There was much conversation. And much laughter. I even met a fellow drunk (also in recovery) and we shared things that non-drunks don't really understand. (Not that non-drunks don't try to understand. They just haven't been to that village and don't know the language. It's kinda like having someone your own age to talk to.)

And then there was dinner. A wonderful meal prepared by my sister-in-law's brother-in-law. (Got that? My brother's wife's sister's husband.) Salmon fillets and mushroom risotto. OMG!!!! Oh, I forgot to mention a hot shrimp and cheese dip appetizer. Lord, save me from all the calories I consumed!

Many of the folk I had met before but some were new to me. One thing they all shared was a love of each other and a curiosity about the world around them.

I was asked about VAE and touring with that group. I told them about singing in Santa Trinita Church in Florence, Italy. I told them about the amazing food we were fed by villagers in France. I told them what it was like to share those experiences with my daughter. And they, in turn, told me their stories.

But it came down to sitting next to my brother at the dinner table. Talking about our brother Dan. Talking about our kids. Talking about our high school math teacher, Mr. Stephen Hannigan.  Talking about first dates in ages past. Talking about our lives.

It was a wonderful few hours with my brother.

I will treasure it forever.

Friday, August 4, 2017

Daniel Edward Gisvold

I miss him every day.

I see his face every time I see a tractor-trailer rig on the highway.

I hear his voice every time some one makes a pun.

I hear him ranting about politics and know he would be right in the middle of the controversies of today.

He was my mentor and I was his.

He was my biggest fan and I was his.

He once told me that I could do whatever made me happy. He might disagree with my choice but he would always support me.

He let me sit on his porch for two weeks, drinking his wine and saying nothing. He understood my pain.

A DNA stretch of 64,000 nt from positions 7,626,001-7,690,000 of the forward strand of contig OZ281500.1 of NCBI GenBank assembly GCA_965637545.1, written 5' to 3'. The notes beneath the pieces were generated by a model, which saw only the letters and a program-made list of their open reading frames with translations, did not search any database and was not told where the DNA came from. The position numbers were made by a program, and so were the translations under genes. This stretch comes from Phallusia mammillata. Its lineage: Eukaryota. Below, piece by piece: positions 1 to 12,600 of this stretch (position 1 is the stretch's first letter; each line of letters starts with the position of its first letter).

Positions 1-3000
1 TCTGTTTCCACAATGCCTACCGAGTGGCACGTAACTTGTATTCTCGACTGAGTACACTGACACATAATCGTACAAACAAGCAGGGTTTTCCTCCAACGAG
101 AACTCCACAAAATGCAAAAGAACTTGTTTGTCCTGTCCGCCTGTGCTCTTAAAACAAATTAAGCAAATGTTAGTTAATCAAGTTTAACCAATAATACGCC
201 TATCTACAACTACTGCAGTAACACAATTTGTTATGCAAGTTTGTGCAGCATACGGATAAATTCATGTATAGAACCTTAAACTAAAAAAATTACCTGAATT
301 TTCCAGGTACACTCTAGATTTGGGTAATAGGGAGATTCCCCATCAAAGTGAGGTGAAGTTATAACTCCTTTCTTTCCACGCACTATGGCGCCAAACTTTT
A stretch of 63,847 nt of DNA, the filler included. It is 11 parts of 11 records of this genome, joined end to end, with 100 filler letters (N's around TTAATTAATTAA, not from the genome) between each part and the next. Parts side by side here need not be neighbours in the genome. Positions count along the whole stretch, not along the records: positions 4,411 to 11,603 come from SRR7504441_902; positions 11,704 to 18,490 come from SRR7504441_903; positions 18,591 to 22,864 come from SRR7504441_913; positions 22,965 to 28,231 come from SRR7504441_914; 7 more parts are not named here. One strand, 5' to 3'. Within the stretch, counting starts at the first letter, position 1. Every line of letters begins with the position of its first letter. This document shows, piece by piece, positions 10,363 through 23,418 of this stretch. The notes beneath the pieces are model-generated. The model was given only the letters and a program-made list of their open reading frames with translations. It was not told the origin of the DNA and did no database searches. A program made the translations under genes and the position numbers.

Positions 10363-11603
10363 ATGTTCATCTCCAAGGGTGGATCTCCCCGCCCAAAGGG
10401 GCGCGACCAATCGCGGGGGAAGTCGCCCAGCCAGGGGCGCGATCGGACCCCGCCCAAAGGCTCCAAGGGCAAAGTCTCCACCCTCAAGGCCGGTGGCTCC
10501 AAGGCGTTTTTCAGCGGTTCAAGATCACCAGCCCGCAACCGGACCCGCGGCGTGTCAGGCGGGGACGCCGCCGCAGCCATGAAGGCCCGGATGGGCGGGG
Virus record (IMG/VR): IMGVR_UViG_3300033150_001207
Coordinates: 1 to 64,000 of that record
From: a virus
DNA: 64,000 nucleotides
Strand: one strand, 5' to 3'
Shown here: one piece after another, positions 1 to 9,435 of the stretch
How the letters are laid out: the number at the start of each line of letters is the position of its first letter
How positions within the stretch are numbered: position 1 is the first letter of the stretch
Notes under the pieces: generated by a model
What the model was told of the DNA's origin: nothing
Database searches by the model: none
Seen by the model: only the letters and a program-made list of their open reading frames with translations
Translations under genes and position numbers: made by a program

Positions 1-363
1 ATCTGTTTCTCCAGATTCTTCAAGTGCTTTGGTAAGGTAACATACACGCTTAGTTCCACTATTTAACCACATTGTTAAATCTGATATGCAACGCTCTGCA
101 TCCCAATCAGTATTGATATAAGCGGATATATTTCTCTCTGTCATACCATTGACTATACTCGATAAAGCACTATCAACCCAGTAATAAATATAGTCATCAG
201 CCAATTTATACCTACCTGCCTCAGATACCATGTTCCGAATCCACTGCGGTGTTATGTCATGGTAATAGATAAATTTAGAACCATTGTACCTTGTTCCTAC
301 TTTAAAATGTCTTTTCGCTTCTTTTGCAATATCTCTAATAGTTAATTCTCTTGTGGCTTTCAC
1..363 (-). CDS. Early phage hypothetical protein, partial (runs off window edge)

He understood my joys.

He wasn't perfect, thank the heavens.

He was Dan.

He was my brother.

He was born on August 4, 1947.

Sunday, July 9, 2017

Talkin' to Myself: I HATE COMPUTER DESKS!

Talkin' to Myself: I HATE COMPUTER DESKS!: Last night was a perfect night to relax playing mindless games and reading emails (and Facebook posts). I often do this just before I have t...


Last night was a perfect night to relax playing mindless games and reading emails (and Facebook posts). I often do this just before I have to prepare the dogs for night-night. That ritual involves carrots and a trip outside.

But, as has been its wont, life intervened.

I was sitting at my white computer desk which was a table area attached to a cubicle bookcase. You know, the ones that have 12x12 squares to store all that stuff we seem to collect and never get rid of. I had a bunch of stuff in the cubicles and my printer sits majestically on top. The desk part held my laptop, a keyboard, a large monitor, a small Bose speaker and the land line phone. Oh, there is small desk lamp.

I have had this desk for the six years we have been in our home. It had served me well. (besides, it was cheap!)

Last night, the desk, hereinafter known as "it", decided to relax. Well, relax isn't quite the word...

It decided to COLLAPSE.

It let loose of its attachment to the cubicle bookcase and collapsed towards the floor sending all of the items it supported sliding towards the cubicle. This is because the other end of it was being supported by my chair. The armrests became desk rests.

I was, unfortunately (or fortunately depending on how you look at it) between the armrests. But it did not deign to touch me. Just the armrests.

The dogs, as is their wont, raised the alarm with a great hew and cry which roused the spouse.

After extricating me, I was left to disentangle the pile of electronics that it had left behind. This was a wise choice on the part of the spouse.

So today I purchased a much sturdier desk. Well, it is not called a desk. It is called a workbench.

I don't think this one will feel the need to relax.

Tuesday, June 27, 2017

Firey Thoughts

This is what I saw as I was driving home on Monday. I knew that there was a fire on Park Hill road but I didn't, until that moment, know how close to our home the fire was. Mel had only a few minutes to grab the dogs, the cat, the computers and little else.

We were lucky. We had a place to stay and a place to board the dogs. But it was still stressful. Anxiety is an amazing animal and we were subject to its whims.